2. 2. Unfortunately, hardness in steels also produces brittleness. The brittleness is usually associated with low impact energy and low toughness. To restore some of the toughness and impact properties it is frequently necessary to "temper" or "draw" the steels. This is accomplished by heating the steel to a temperature between 500º F (260º C) and 1000º F (540º C). Tempering removes some of the internal stresses and introduces recovery processes in the steel without a large decrease in hardness or strength. To obtain the desired mechanical properties it is necessary to cool steel from the proper temperature at the proper rates and temper them at the proper temperature and time. Isothermal transformation diagrams for SAE 1045 steel are shown in Figure 6-4. Heat Treatment of Steels Common steels, which are really solid solutions of carbon in iron, are body-centered-cubic. However, the carbon has a low solubility in bcc iron and precipitates as iron carbide when steel is cooled from 1600º F (870º C). The processes of precipitation can be altered by adjusting the cooling rate. This changes the distribution and size of the carbide which forms a laminar structure called pearlite during slow cooling processes. If a steel is quenched into water or oil from 1600º F (870º C) a metastable phase called martensite forms, which is body-centered-tetragonal. This phase sets up large internal stresses and prevents carbide from forming. The internal stresses produce a high hardness and unfortunately, low toughness. After cooling, to restore toughness, steels are tempered by reheating them to a lower temperature around 800º F (426º C) and cooling. The tempering relieves the internal stresses and also allows some iron carbide to form. It also restores ductility.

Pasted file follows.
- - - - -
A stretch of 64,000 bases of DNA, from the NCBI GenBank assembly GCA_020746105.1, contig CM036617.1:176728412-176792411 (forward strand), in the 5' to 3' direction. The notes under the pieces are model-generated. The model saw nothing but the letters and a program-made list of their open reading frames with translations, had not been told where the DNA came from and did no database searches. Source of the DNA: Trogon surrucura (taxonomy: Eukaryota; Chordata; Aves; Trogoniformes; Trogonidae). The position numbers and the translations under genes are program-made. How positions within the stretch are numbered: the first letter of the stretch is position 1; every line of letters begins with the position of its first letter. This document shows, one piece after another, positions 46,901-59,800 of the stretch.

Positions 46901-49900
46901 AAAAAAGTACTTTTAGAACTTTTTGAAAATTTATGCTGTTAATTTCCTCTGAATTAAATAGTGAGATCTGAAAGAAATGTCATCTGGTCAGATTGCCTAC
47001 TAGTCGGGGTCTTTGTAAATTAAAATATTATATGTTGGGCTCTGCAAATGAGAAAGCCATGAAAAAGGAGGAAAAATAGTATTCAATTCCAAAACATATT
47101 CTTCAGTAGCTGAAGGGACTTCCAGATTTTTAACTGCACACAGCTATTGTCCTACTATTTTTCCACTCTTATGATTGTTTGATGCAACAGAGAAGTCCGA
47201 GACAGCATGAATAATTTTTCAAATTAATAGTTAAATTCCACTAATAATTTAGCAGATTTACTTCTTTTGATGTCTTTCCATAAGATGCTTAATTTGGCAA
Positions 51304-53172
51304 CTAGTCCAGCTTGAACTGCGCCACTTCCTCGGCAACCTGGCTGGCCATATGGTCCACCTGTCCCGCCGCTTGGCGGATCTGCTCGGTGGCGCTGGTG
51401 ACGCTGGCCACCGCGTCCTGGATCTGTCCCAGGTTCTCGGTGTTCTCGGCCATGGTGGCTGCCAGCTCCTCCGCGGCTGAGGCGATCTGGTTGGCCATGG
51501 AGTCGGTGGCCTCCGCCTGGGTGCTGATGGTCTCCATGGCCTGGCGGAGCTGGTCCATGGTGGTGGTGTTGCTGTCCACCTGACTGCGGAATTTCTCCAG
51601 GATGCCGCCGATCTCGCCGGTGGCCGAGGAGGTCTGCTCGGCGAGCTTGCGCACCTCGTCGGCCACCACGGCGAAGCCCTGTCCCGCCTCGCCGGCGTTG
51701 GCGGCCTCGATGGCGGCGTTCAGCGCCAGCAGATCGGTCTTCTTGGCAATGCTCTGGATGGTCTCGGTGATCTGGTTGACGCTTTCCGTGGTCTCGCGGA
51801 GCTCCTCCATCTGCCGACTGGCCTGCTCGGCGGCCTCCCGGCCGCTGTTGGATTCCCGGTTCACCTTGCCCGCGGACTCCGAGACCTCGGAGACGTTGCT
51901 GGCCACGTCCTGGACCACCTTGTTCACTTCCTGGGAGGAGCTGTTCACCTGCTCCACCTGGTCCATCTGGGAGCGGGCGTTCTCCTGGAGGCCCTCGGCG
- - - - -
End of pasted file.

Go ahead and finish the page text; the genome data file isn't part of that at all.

3. 3. Procedure You are provided with 6 specimens of SAE 1045 steel for your study. Measure the hardness of all specimens using the RA scale. 1. Heat four specimens in one furnace at 1600 + 25º F (870 + 15º C) for 1/2 hour. 2. Put the other 2 specimens in a separate furnace at the same temperature for 1/2 hour. 3. Remove one specimen from the furnace with 2 specimens and cool it in air on a brick. 4. Turn off the furnace with the one remaining specimen. Allow the sample to remain in the furnace for one hour. The air-cooled and furnace-cooled specimens can be cooled in water after one hour. Why? (Answer this in your write up). 5. Remove the four specimens and quickly drop them into water; the transfer should take less than one second. A little rehearsal could help. Be careful not to touch the specimens before they are cooled in water. 6. Measure Rockwell hardness of the quenched specimens before the next step. 7. Temper 1 each of the quenched specimens for 30 minutes at 600º F (315º C), 800º F (430º C), and 1000º F (540º C). After tempering, the specimens can be cooled in water. 8. Measure hardness of all 6 samples using the Brinell (3000 kg) and Rockwell A or C scales. Data Analysis 1. If more than one impression is made per sample, average the Brinell diameters for each specimen. 2. Compute the Brinell hardness numbers and compare with the numbers read from a conversion chart for Rockwell A or C to Brinell. 3. Graph BHN (x-axis) versus Rockwell Hardness numbers (y-axis). 4. Graph Rockwell A or C hardness vs. tempering temperature (o C). 5. Compute the ultimate tensile strength (psi) of all specimens from the average BHN for each specimen using: ult= 500 x B.H.N. Write Up Prepare a single memo report in conjunction with experiment #7 (Hardenability of Steels). The report should combine both experiments in one report. Do not write this up as a two part report. (The hardness and hardenability concepts from the experiments are related). Within this report you should discuss the data referenced in the "Data Analysis" as well as the following: 1. What is the purpose of quenching and tempering steel? 2. Discuss the sources of error for the various hardness testers, the relative ease with which they may be used, and the comparative consistency of test results. 3. What factors probably contributed to the scatter in the hardness data? 4. Which hardness test appears to be most accurate? 5. Using the inverse lever law, estimate the amount of carbide (Fe3C) present at 1338o F (just below the eutectoid temperature) for SAE 1045. 6. What are (or should be) the differences in the microstructure for each heat treatment process and how do these differences correlate with hardness? 7. Discuss errors in this experiment and their sources.